Solemnity of the Assumption of the Blessed Virgin Mary: Revelation 11:19a; 12:1-6a, 10b; 1 Corinthians 15:20-27; Luke 1:39-56
Alphonsus Ligouri was not prone to moderate his baroque extravagance when writing about the Blessed Virgin Mary. However, when he considered the end of her earthly life, his opinion was sober. If the eternal Word of God, incarnate as a man had to suffer death, Saint Alphonsus saw no reason why the Lord’s mother should be exempt from that same experience.
His reflection calls to my mind not the conventional paintings of Mary’s Assumption but a rather curious manuscript illumination from the Twelfth Century York Psalter. It depicts in a stylized Romanesque composition the burial and Assumption of Mary. In the upper register, the apostles and other members of the Jerusalem Church lower the shrouded body of the Virgin into her grave, while four angel thurifers incense her corpse from above; in a lower register stands Christ blessing an empty tomb while a host of angels lift a sheet, bearing the body of Mary.
Her figure is totally shrouded in the winding cloth, not even her face uncovered. Yet she is liberated from the tomb and embodied in the heavenly realm. How well this conveys the mystery of death and glorification, veiled from our limited, mortal understanding.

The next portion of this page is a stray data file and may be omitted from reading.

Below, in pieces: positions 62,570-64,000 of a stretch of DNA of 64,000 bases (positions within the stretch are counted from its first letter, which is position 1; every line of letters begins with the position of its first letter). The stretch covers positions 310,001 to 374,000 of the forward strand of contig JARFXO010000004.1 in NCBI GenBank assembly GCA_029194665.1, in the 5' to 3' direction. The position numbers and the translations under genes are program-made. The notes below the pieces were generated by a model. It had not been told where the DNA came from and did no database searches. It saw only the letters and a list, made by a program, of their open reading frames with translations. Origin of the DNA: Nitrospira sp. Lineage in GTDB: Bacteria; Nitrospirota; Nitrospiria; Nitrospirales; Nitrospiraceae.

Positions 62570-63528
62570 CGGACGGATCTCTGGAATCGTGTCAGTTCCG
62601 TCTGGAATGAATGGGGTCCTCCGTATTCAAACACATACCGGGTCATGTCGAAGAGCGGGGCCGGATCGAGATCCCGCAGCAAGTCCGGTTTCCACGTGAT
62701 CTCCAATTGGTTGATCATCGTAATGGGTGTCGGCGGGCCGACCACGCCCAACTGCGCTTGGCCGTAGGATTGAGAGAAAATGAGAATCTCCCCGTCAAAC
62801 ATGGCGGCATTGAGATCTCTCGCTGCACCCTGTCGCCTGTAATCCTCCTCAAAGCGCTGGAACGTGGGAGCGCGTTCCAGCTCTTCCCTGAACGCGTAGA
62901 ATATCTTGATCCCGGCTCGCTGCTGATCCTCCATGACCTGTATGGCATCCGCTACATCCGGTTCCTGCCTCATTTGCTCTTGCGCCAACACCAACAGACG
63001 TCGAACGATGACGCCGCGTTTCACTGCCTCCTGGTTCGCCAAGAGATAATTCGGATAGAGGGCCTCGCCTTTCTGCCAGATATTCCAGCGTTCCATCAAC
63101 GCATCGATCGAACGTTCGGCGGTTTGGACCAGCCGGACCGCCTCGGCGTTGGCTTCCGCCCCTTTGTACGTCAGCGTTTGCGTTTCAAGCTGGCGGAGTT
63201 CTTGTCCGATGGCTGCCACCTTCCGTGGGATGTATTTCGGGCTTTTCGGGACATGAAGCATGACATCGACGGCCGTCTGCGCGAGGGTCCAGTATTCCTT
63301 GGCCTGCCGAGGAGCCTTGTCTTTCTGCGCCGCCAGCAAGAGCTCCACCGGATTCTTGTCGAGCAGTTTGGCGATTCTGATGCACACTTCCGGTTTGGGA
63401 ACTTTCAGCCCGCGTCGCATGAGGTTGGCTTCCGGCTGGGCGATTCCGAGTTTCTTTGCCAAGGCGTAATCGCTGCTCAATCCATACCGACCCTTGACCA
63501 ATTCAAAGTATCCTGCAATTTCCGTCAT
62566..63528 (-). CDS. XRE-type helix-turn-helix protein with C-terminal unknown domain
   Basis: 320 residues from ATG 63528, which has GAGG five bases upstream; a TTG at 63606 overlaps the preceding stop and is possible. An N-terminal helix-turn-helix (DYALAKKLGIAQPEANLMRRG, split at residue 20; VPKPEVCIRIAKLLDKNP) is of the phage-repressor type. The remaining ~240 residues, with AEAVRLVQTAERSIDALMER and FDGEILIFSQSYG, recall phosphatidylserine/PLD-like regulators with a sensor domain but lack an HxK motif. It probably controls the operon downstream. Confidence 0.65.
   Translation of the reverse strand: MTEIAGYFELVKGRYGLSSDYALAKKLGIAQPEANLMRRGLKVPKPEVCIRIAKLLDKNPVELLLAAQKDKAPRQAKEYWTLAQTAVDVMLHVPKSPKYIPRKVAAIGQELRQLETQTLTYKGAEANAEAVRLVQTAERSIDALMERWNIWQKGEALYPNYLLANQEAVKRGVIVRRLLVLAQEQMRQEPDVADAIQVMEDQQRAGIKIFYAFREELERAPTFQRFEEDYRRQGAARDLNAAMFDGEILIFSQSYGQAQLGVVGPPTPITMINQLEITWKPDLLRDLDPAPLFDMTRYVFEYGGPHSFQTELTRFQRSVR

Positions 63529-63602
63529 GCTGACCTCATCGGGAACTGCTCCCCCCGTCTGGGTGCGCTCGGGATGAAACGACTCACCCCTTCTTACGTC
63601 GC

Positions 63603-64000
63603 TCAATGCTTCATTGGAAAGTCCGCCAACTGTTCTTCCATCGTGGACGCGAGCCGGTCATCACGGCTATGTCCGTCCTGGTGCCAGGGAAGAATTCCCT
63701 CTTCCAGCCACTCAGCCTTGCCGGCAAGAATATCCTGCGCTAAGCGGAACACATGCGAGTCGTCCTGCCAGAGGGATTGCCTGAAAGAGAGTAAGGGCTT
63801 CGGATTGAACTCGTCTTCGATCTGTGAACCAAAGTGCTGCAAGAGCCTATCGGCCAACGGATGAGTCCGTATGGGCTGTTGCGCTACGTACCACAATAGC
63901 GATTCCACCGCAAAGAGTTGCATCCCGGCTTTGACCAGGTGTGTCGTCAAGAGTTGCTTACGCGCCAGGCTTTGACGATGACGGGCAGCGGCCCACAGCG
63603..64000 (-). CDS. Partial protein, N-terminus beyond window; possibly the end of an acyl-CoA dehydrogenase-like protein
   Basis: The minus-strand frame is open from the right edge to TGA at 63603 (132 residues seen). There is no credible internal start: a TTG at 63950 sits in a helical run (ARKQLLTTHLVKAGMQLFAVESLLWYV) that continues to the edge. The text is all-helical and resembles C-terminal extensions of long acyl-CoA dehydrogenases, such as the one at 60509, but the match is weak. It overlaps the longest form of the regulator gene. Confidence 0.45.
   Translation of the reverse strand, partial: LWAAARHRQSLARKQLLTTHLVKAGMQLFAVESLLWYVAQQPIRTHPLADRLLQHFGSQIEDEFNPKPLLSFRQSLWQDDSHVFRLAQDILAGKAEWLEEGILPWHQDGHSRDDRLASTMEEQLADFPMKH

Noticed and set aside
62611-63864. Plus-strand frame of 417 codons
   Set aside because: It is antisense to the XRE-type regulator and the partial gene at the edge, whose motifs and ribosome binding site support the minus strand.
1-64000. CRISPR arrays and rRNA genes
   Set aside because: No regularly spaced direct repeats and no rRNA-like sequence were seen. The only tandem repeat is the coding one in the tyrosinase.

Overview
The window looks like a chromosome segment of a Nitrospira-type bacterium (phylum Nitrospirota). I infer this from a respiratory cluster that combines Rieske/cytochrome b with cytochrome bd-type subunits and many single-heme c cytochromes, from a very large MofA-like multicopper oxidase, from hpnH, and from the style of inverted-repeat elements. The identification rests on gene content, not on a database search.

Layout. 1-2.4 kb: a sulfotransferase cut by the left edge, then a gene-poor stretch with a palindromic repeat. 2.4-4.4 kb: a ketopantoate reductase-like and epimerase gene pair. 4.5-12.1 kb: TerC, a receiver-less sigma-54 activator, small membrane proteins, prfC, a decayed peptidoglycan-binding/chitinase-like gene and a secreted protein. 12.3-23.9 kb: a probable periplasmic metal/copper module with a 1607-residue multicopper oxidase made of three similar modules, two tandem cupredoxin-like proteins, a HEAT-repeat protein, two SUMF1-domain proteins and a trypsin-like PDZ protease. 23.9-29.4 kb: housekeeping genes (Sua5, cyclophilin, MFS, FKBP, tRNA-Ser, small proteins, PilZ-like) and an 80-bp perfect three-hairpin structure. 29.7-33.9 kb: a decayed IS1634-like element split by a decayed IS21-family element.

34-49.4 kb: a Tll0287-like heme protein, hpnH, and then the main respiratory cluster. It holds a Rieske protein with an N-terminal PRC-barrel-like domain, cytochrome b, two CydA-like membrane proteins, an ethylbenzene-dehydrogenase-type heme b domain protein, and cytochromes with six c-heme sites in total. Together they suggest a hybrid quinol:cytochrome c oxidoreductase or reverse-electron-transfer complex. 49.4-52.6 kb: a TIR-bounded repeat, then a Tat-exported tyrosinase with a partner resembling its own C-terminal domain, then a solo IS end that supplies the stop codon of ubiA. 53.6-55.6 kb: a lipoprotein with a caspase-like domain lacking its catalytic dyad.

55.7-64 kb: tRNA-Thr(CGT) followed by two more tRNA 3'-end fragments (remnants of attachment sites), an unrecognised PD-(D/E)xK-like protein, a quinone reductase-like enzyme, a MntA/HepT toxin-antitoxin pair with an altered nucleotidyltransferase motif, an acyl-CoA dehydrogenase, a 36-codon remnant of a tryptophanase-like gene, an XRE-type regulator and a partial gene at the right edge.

Unlike an illusionistic painting, the heavenly realm is not above in the sky but below. Our perception is not invited to take flight, but is drawn down deeper into incomprehensible mysteries. We’re not permitted to evade the stark trappings of death but are drawn below where the proverbial grain of wheat has fallen into the depths to yield an abundant harvest.
There Mary is closer to the Divine life than when she encompassed it in her womb. In her person she celebrates thoroughly the call of every believer, buried with Christ. We draw closer to God through repentance. Mary, as a contingent human being, also has to draw closer to God, through her vocation and the portal of death.
Perhaps death is not just a consequence of sin, but the wounded form of that God-ordained metamorphosis from mortality to deification. In solidarity with her Divine Son, and with her brothers and sisters in faith, can’t we perceive the Ecclesial dimension of Mary in her transitus and Assumption? There lies our hope and our joy.